Announcement

Collapse
No announcement yet.

Critical Care: Extracorporeal membrane oxygenation (ECMO) in patients with H1N1 influenza infection: a systematic review and meta-analysis including 8 studies and 266 patients receiving ECMO

Collapse
X
  • Filter
  • Time
  • Show
Clear All
new posts

  • Critical Care: Extracorporeal membrane oxygenation (ECMO) in patients with H1N1 influenza infection: a systematic review and meta-analysis including 8 studies and 266 patients receiving ECMO

    Extracorporeal membrane oxygenation (ECMO) in patients with H1N1 influenza infection: a systematic review and meta-analysis including 8 studies and 266 patients receiving ECMO

    Alberto Zangrillo, Giuseppe Biondi-Zoccai, Giovanni Landoni, Giacomo Frati, Nicolo Patroniti, Antonio Pesenti and Federico Pappalardo

    For all author emails, please log on.

    Critical Care 2013, 17:R30 doi:10.1186/cc12512
    Published: 13 February 2013
    Abstract (provisional)
    Introduction

    H1N1 influenza can cause severe acute lung injury (ALI). Extracorporeal membrane oxygenation (ECMO) can support gas exchange in patients failing conventional mechanical ventilation, but its role is still controversial. We conducted a systematic review and meta-analysis on ECMO for H1N1-associated ALI.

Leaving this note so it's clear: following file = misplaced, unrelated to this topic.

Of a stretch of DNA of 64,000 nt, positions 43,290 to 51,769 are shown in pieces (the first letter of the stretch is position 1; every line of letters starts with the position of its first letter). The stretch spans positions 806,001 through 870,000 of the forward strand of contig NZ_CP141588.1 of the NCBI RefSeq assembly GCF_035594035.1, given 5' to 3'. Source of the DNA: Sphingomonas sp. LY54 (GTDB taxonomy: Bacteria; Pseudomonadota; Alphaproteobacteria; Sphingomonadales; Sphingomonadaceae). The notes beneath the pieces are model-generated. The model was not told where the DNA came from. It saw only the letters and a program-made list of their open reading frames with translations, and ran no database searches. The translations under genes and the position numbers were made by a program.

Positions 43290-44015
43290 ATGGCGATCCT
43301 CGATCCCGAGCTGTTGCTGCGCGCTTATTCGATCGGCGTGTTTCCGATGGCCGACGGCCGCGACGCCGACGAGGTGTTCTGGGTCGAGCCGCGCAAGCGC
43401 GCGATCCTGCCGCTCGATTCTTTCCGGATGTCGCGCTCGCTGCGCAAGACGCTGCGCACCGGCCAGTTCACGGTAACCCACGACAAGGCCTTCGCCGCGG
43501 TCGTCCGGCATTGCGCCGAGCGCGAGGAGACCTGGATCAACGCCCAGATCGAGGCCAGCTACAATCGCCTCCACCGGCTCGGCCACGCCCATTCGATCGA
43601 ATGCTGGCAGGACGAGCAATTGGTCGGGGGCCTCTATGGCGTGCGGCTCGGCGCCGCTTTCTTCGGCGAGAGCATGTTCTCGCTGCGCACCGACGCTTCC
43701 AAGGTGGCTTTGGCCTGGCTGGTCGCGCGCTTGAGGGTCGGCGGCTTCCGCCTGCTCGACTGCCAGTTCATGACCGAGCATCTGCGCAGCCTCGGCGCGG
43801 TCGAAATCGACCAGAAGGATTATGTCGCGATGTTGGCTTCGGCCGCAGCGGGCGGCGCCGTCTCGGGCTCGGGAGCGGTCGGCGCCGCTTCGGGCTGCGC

Methods

    CENTRAL, Google Scholar, MEDLINE/PubMed, and Scopus (updated January 2, 2012) were systematically searched. Studies reporting on 10 or more patients with H1N1 infection treated with ECMO were included. Baseline, procedural, outcome and validity data were systematically appraised and pooled, when appropriate, with random-effect methods.
    Results

    From 1196 initial citations, 8 studies were selected, including 1357 patients with confirmed/suspected H1N1 infection requiring intensive care unit admission, 266 (20%) of whom were treated with ECMO. Patients had a median SOFA score of 9, and had received mechanical ventilation before ECMO implementation for a median of 2 days. ECMO was implanted before inter-hospital patient transfer in 72% of cases and in most patients (94%) the veno-venous configuration was used. ECMO was maintained for a median of 10 days. Outcomes were highly variable among the included studies, with in-hospital or short-term mortality ranging between 8% and 65%, mainly depending on baseline patient features. Random-effect pooled estimates suggested an overall in-hospital mortality of 28% (95% confidence interval 18%-37%; I2=64%).
    Conclusions

    ECMO is feasible and effective in patients with ALI due to H1N1 infection. Despite this, prolonged support (>1 week) is required in most cases, and subjects with severe comorbidities or multiorgan failure remain at high risk of in-hospital death.

    full article

    http://ccforum.com/content/pdf/cc12512.pdf
Working...
X